Back to the Future: A Simple Solution to Schelling Segregation
AbstractThe maximum entropy methodology is applied to the Schelling model of urban segregation in order to obtain a reliable prediction of the stable configuration of the system without resorting to numerical simulations. We show that this approach also provides an implicit equation describing the distribution of agents over a city which allows for directly assessing the effect of model parameters on the solution. Finally, we discuss the information theoretic motivation for applying this methodology to the Schelling model, and show that it effectively rests on the presence of a potential function, suggesting a broader applicability of the methodology.
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Bibliographic InfoPaper provided by Department of Economics, University of Kent in its series Studies in Economics with number 1104.
Date of creation: Feb 2011
Date of revision:
Contact details of provider:
Postal: Department of Economics, University of Kent at Canterbury, Canterbury, Kent, CT2 7NP
Phone: +44 (0)1227 764000
Fax: +44 (0)1227 827850
Web page: http://www.ukc.ac.uk/economics/
Other versions of this item:
- Sylvain Barde, 2011. "Back to the future: a simple solution to schelling segregation," Documents de Travail de l'OFCE 2011-05, Observatoire Francais des Conjonctures Economiques (OFCE).
- Sylvain Barde, 2011. "Back to the future: a simple solution to schelling segregation," Sciences Po publications 2011-05, Sciences Po.
- Sylvain Barde, 2011. "Back to the Future: A Simple Solution to Schelling Segregation," ERSA conference papers ersa11p862, European Regional Science Association.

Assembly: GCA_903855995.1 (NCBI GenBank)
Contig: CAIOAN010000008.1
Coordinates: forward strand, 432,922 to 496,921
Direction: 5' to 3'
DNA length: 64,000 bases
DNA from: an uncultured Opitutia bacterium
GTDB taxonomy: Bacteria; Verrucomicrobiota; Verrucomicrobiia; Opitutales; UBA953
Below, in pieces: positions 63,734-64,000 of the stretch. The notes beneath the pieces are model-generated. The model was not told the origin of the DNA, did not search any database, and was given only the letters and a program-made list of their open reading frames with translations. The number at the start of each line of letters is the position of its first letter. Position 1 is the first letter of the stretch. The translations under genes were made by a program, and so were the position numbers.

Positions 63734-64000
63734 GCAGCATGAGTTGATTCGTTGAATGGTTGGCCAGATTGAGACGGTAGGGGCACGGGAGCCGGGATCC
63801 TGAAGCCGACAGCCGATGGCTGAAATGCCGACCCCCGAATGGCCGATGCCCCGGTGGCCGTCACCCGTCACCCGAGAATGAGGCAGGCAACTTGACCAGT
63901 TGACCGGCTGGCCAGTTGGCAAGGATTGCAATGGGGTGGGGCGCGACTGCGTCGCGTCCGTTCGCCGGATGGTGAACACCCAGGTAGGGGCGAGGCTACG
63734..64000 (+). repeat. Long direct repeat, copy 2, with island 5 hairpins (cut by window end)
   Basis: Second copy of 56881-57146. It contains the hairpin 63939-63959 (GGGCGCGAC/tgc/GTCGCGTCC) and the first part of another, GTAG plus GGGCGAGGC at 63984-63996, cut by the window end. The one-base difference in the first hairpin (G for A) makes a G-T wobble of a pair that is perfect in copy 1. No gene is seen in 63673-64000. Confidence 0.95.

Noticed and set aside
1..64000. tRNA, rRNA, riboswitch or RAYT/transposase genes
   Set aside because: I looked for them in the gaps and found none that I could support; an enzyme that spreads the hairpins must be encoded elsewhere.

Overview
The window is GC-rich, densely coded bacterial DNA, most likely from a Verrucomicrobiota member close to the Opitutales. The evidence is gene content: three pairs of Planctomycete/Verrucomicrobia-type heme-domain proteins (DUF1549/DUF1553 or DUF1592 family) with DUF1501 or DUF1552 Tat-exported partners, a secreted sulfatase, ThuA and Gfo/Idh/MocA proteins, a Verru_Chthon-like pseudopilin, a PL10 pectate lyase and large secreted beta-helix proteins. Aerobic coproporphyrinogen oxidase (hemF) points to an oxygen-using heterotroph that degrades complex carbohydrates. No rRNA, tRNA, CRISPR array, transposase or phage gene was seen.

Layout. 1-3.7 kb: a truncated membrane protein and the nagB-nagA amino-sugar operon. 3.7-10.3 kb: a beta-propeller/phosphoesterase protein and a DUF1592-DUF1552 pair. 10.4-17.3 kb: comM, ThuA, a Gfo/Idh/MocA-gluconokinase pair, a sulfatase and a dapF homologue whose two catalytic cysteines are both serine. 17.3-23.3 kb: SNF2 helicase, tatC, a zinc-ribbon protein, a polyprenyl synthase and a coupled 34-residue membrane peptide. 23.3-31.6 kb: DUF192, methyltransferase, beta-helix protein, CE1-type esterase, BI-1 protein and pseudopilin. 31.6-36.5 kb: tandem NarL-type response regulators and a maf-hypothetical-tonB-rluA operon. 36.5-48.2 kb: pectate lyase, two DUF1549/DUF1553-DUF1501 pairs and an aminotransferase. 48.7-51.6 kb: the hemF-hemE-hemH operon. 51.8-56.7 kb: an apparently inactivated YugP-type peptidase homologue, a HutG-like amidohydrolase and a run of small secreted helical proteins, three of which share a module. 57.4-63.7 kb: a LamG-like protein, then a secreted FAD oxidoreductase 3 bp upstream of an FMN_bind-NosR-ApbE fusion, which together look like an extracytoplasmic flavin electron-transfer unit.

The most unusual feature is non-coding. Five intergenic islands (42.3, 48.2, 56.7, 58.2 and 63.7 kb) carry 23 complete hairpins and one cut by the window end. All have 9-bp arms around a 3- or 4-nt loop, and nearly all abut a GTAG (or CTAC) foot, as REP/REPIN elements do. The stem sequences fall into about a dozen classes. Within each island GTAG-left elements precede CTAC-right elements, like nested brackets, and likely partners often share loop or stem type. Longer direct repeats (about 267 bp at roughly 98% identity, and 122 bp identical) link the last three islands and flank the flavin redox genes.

- C11 - Mathematical and Quantitative Methods - - Econometric and Statistical Methods and Methodology: General - - - Bayesian Analysis: General
- C63 - Mathematical and Quantitative Methods - - Mathematical Methods; Programming Models; Mathematical and Simulation Modeling - - - Computational Techniques
- D80 - Microeconomics - - Information, Knowledge, and Uncertainty - - - General
- J15 - Labor and Demographic Economics - - Demographic Economics - - - Economics of Minorities, Races, and Immigrants; Non-labor Discrimination
This paper has been announced in the following NEP Reports:
- NEP-ALL-2011-03-19 (All new papers)
- NEP-GEO-2011-03-19 (Economic Geography)
- NEP-MIC-2011-03-19 (Microeconomics)
- NEP-URE-2011-03-19 (Urban & Real Estate Economics)
Please report citation or reference errors to , or , if you are the registered author of the cited work, log in to your RePEc Author Service profile, click on "citations" and make appropriate adjustments.:
- Foley Duncan K., 1994. "A Statistical Equilibrium Theory of Markets," Journal of Economic Theory, Elsevier, vol. 62(2), pages 321-345, April.
- Sylvain Barde, 2011.
"Ignorance is bliss: rationality, information and equilibrium,"
Studies in Economics
1103, Department of Economics, University of Kent.
- Sylvain Barde, 2011. "Ignorance is bliss: rationality, information and equilibrium," Sciences Po publications 2011-04, Sciences Po.
- Sylvain Barde, 2011. "Ignorance is bliss: rationality, information and equilibrium," Documents de Travail de l'OFCE 2011-04, Observatoire Francais des Conjonctures Economiques (OFCE).
- Schelling, Thomas C, 1969. "Models of Segregation," American Economic Review, American Economic Association, vol. 59(2), pages 488-93, May.
- Sebastian Grauwin & Florence Goffette-Nagot & Pablo Jensen, 2009.
"Dynamic models of residential segregation: Brief review, analytical resolution and study of the introduction of coordination,"
0914, Groupe d'Analyse et de Théorie Economique (GATE), Centre national de la recherche scientifique (CNRS), Université Lyon 2, Ecole Normale Supérieure.
- Florence Goffette-Nagot & Pablo Jensen & Sébastian Grauwin, 2009. "Dynamic models of residential segregation: Brief review, analytical resolution and study of the introduction of coordination," Post-Print halshs-00404400, HAL.
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